I spoke to Joma Sison in Utrecht in 1991. He thought the collapse of the Soviet empire was the result of a grievous mistake, but he said the communist struggle was far from over. Thus, the CPP/NPA/NDF conducted themselves as though they had, in fact, won the Cold War; they pursued the anti-Marcos propaganda campaign without any let-up, as though Marcos remained the enemy to be brought down. This prompted many to wonder whether Marcos had not erred in lifting Martial Law when he did, and whether Cory Aquino had not acted irresponsibly when she released the communists from imprisonment. But the mainstream propaganda sought to picture Martial Law as the cause of the virulent insurgency rather than the consequence thereof. This reached a high point last year when DU30 cleared the way for the Marcos burial at the Libingan.
Need for more scholarship
It will perhaps take several generations of serious intellectual work to separate the truth from the myths that have gathered around Marcos and allow the nation to see with clearer eyes what separates Marcos from the other politicians of his, and our, time. The 28 years that have passed since his death is not enough; we may need at least a hundred years more before the most ruinous of those myths are finally brought down. Genuine scholarship must replace rabid partisanship; honest and accurate history books must be written for both the young and the old. For this, we need not only more honest and intelligent historians, but also more time.
This notwithstanding, there are certain things people of different beliefs say of Marcos. That he had a first-class mind, a photographic memory, a commanding eloquence, and a personal charm which, in the company of peers, often made him the first among equals. He frequently disarmed his critics with his intelligence. Once I had him interviewed by William Buckley Jr., editor of the National Review, known for his lacerating wit, and one of America’s towering public intellectuals. At the end of it, I asked Buckley how he found his conversation with the President. He said he was not quite prepared to find a Third World leader who could casually quote Heraclitus.
Beyond his intellectual qualities, Marcos’ concrete achievements were beyond dispute. The institutionalization of the “barangay,” the smallest political subdivision of the country; the dramatic opening of diplomatic and economic ties with the socialist and Islamic worlds; the delineation of our archipelagic rights through Sen. Arturo Tolentino’s brilliant interventions at the UN Conference on the Law of the Sea; the incorporation of a career executive service into the bureaucracy through the Development Academy of the Philippines; active state intervention to protect the rights of Filipino migrant workers, etc. This list is merely illustrative.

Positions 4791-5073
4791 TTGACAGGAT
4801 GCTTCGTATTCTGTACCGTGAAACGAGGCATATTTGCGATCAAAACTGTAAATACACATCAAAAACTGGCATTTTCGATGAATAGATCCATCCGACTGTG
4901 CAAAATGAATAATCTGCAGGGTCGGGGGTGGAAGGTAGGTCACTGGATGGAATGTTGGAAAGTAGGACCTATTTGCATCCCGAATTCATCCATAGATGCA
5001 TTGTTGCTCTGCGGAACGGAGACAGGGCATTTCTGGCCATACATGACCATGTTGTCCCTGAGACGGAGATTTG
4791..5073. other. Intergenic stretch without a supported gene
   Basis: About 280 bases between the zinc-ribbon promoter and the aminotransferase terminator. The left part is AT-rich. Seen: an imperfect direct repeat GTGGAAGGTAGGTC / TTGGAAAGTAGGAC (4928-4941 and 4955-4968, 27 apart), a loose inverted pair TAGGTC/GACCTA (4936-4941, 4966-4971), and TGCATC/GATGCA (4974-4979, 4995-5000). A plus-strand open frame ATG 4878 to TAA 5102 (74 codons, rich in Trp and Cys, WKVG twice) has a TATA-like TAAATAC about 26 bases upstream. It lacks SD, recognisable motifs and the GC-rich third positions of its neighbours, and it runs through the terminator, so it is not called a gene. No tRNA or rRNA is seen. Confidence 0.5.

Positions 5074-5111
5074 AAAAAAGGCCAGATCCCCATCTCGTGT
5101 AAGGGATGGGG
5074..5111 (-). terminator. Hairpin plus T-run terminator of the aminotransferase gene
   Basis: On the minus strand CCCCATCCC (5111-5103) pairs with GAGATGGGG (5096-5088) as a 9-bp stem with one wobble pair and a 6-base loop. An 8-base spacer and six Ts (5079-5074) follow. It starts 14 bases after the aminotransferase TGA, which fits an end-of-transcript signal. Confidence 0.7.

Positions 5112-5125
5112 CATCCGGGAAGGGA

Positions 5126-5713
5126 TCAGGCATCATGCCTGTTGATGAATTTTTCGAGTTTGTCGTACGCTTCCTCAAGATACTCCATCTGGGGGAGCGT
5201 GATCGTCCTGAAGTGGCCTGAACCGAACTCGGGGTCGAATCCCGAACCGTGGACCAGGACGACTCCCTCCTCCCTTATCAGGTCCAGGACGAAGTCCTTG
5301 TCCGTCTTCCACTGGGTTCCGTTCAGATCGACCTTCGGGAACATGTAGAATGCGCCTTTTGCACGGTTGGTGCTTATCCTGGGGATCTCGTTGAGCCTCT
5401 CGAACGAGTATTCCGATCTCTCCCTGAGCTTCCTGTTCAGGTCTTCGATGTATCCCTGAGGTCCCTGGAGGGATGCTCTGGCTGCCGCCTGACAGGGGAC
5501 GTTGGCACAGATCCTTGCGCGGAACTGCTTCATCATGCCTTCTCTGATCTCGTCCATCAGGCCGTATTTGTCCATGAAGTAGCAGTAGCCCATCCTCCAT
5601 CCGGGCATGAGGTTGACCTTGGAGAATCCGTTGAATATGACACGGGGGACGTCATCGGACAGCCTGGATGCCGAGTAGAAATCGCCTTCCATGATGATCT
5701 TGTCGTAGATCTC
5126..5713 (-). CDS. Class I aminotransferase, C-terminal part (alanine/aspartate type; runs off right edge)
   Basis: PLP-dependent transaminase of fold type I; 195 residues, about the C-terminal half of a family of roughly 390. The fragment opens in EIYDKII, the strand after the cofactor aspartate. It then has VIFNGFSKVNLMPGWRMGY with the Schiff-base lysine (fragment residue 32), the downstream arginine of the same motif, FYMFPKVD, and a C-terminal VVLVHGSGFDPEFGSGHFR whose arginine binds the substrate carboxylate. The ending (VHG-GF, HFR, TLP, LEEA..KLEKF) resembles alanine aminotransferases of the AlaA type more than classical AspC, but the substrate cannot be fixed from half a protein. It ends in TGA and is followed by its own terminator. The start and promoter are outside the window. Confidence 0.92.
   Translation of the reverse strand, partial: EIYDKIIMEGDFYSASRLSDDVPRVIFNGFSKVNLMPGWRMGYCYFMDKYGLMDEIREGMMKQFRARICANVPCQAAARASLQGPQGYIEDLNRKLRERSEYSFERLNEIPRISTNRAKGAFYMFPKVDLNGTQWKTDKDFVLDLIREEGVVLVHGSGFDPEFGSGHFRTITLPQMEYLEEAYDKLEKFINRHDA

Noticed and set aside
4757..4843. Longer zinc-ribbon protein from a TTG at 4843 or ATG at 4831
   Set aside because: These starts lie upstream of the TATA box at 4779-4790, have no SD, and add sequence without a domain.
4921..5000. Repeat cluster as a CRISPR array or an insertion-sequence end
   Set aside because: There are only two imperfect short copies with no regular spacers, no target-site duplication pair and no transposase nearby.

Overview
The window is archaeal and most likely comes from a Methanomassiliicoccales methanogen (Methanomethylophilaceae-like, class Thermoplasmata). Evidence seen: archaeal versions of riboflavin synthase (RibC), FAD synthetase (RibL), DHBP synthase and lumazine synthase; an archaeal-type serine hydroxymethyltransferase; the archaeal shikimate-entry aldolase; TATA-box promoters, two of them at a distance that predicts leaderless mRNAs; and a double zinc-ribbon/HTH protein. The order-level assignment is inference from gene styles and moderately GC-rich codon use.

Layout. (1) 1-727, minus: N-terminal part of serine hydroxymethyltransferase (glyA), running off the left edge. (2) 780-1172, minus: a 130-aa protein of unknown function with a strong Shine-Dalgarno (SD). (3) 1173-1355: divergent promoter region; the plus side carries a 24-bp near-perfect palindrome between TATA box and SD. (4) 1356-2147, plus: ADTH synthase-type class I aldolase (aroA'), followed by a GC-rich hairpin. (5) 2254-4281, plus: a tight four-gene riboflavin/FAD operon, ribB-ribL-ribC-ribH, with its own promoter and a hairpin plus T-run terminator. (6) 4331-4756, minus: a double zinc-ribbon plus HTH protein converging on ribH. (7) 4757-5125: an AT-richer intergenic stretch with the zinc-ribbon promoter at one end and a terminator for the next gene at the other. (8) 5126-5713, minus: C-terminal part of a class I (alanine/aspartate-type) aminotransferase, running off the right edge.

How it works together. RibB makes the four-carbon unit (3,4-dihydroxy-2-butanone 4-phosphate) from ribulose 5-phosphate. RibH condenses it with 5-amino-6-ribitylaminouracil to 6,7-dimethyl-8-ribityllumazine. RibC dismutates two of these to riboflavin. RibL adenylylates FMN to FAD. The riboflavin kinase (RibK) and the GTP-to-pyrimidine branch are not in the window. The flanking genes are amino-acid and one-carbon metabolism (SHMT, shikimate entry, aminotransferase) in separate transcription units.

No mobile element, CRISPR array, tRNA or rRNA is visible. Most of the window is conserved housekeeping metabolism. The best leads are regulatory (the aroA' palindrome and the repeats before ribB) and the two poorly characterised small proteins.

Resisting the US
At the 1966 Manila summit conference of the Vietnam war allies, US President Lyndon Johnson made a pointed effort to persuade Marcos to join Australia, New Zealand, South Korea and Thailand in sending combat troops to Vietnam. Marcos deftly fended off this pressure and ended sending the 2,000-strong Philippine Civic Action Group (Philcag), a non-combat contingent, instead.
Years later, at the Asean summit meetings, Marcos showed deference to all his peers, but they clearly held him in the highest esteem.
Aside from Indonesian President Suharto, he had the highest respect for Singapore’s Prime Minister Lee Kuan Yew. At the 1976 Kuala Lumpur summit, Marcos, speaking before Lee, said he was going to “take steps” to remove the Sabah dispute from the area of contention between Malaysia and the Philippines. Lee, speaking after Marcos, said, “After that statement, all I can do now is tear my statement into little pieces. He’s already got the international headlines!”